People who jump off the Golden Gate Bridge usually do not survive. The fall is 245 feet and the frigid water below is effectively as hard as concrete after four seconds of freefall.
John Kevin Hines, however, survived the fall and will share his story tonight at 7 p.m. in I.V. Theater.
A native of San Francisco, Hines was diagnosed with bipolar disorder at the age of 16. Three years later, he leapt from the Golden Gate in a suicide attempt. When he hit the water beneath the nation’s number one suicide spot, he instantly snapped the bones in his back.
His survival instincts in full force, Hines kept his broken body afloat. He says he was helped by a sea lion that brushed against his legs and circled him. Eventually, a Coast Guard boat arrived and pulled him from the freezing cold waters of the San Francisco Bay. He was then rushed to a hospital where he received life-saving surgery. While recovering, Hines received spiritual advice from a Franciscan monk who suggested he share his story.
Hines said he first spoke publicly about his experience to a group of 7th and 8th graders. After sharing his story, Hines said, six students approached him and admitted they had also harbored suicidal thoughts. At that moment, Hines said, he realized he could help people by sharing his story. Since then, his tale has appeared in People magazine, Time magazine, The New Yorker and Newsweek, and he has made appearances on Larry King Live, Primetime, Anderson Cooper 360, 20/20 and Good Morning America.
When he speaks to UCSB students tonight, Hines said he hopes to reach out to people in similar situations and help others understand those who are afflicted with mental illnesses.
“I want to give them a glimmer of hope,” Hines said. “Suicide is never the answer under any circumstances. I hope that somebody out there needs to hear this message.”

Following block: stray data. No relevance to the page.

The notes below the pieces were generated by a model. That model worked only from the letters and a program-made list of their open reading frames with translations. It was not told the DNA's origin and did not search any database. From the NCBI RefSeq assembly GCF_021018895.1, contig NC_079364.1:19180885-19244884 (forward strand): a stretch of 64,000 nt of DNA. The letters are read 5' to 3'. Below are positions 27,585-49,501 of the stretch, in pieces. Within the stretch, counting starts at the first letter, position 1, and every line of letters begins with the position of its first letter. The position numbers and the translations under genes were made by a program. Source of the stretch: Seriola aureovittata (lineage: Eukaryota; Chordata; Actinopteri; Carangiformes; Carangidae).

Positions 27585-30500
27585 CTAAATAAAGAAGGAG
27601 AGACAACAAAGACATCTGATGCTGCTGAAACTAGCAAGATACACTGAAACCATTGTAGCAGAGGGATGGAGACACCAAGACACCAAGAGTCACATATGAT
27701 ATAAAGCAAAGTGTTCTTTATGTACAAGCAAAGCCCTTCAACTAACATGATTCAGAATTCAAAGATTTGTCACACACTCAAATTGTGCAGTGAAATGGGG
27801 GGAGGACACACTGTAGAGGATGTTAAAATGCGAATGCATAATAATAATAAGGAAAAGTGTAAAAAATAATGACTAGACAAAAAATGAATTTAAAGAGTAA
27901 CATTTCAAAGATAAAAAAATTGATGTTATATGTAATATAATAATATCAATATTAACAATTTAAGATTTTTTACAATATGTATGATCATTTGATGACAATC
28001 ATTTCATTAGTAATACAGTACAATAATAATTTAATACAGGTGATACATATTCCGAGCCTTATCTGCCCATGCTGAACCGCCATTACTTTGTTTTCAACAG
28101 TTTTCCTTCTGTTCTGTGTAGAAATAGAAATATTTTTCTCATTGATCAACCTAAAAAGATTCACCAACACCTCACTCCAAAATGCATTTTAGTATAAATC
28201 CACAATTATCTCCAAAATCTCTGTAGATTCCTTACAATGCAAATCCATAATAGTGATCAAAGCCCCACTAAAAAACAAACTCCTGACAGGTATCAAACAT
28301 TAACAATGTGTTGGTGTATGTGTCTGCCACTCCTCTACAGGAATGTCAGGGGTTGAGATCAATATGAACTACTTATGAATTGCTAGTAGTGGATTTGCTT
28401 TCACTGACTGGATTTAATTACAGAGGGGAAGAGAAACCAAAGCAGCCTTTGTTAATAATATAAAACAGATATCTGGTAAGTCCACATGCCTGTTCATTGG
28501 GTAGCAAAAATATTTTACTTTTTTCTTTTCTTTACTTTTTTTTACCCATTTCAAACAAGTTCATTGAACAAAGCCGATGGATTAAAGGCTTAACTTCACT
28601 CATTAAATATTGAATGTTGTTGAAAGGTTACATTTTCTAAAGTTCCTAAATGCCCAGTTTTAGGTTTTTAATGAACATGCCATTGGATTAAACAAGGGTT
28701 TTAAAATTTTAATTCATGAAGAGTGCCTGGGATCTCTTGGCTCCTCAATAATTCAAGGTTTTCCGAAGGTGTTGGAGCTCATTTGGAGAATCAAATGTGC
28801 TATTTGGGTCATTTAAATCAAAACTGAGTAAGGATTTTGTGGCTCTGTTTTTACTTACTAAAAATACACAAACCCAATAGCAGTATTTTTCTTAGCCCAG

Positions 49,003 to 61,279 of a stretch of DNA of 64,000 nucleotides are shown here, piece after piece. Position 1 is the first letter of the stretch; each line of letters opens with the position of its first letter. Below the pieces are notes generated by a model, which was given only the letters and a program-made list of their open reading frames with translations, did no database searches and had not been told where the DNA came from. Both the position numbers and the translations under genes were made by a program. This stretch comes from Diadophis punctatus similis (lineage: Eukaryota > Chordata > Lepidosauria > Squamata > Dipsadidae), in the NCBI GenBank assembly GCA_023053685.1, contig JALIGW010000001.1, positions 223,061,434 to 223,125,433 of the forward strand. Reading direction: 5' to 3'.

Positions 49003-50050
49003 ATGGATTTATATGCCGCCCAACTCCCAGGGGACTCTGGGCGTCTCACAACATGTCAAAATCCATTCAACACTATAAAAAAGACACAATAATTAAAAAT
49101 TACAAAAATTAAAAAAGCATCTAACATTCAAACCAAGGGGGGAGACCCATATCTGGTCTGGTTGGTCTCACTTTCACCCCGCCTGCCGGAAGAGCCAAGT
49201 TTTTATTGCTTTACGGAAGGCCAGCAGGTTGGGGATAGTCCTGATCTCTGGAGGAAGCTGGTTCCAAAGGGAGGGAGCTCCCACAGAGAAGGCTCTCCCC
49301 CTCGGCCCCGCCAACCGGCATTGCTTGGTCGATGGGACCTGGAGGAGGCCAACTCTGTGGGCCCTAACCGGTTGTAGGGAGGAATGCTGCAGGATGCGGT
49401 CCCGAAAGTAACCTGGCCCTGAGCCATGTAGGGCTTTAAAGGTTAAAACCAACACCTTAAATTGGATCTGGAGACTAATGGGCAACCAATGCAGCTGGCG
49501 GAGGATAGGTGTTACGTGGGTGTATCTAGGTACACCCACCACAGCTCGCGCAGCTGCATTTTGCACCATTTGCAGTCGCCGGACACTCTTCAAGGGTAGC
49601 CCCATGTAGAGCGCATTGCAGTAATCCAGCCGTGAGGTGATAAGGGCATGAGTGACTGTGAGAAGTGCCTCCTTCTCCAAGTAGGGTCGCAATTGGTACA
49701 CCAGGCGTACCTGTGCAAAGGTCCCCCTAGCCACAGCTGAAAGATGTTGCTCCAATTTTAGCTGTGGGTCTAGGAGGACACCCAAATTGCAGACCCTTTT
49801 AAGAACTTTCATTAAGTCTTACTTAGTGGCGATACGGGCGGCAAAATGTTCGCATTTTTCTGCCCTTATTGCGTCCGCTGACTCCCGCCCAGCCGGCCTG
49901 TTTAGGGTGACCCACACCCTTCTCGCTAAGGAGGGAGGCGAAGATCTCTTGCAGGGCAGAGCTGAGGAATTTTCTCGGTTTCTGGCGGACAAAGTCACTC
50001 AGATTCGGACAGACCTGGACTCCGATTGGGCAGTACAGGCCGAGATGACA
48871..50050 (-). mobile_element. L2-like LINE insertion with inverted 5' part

Hines said he speaks both in memory of those who were not granted a second chance at life and because most suicides can be averted with proper counseling.
“The main reason I do this is so I can speak for those who have jumped and died,” Hines said. “Suicide is a permanent solution to a temporary problem. Most of the time if you can get a person to go to a hospital within 48- 72 hours [the urge to commit suicide] will pass.”
Marianne Clark, a Mental Health intern at UCSB, said Hines’ visit is relevant to UCSB since suicide is the second leading cause of death for college students and rates continue to rise.
“From 2004 to 2005, there were 20 suicides on UC campuses,” Clark said. “Also, 1 in 10 students at UC schools have contemplated suicide and 1 in 12 have actually made a suicide plan.”
Hines said he wants to compel people to look at mental illnesses through a different lens. Suicidal tendencies, he said, are often linked to brain maladies and someone suffering from depression or suicidal thoughts should be able to seek help without feeling ashamed.
“I have come a long way from my suicide attempt and I want people, especially students, to know it’s O.K. to ask for help when struggling with a psychological disorder of mental health issues,” Hines said.
Tonight’s free event is sponsored by Active Minds, a UCSB mental health advocacy program.
The counseling center at UCSB as well as a free 24-hour hotline is available to all students struggling with suicidal thoughts. Other services provided by UCSB include free weekly conferences with a social worker as well as free student health insurance and psychiatric counsel. Individuals seeking confidential help can contact a counselor at (805) 893-4411.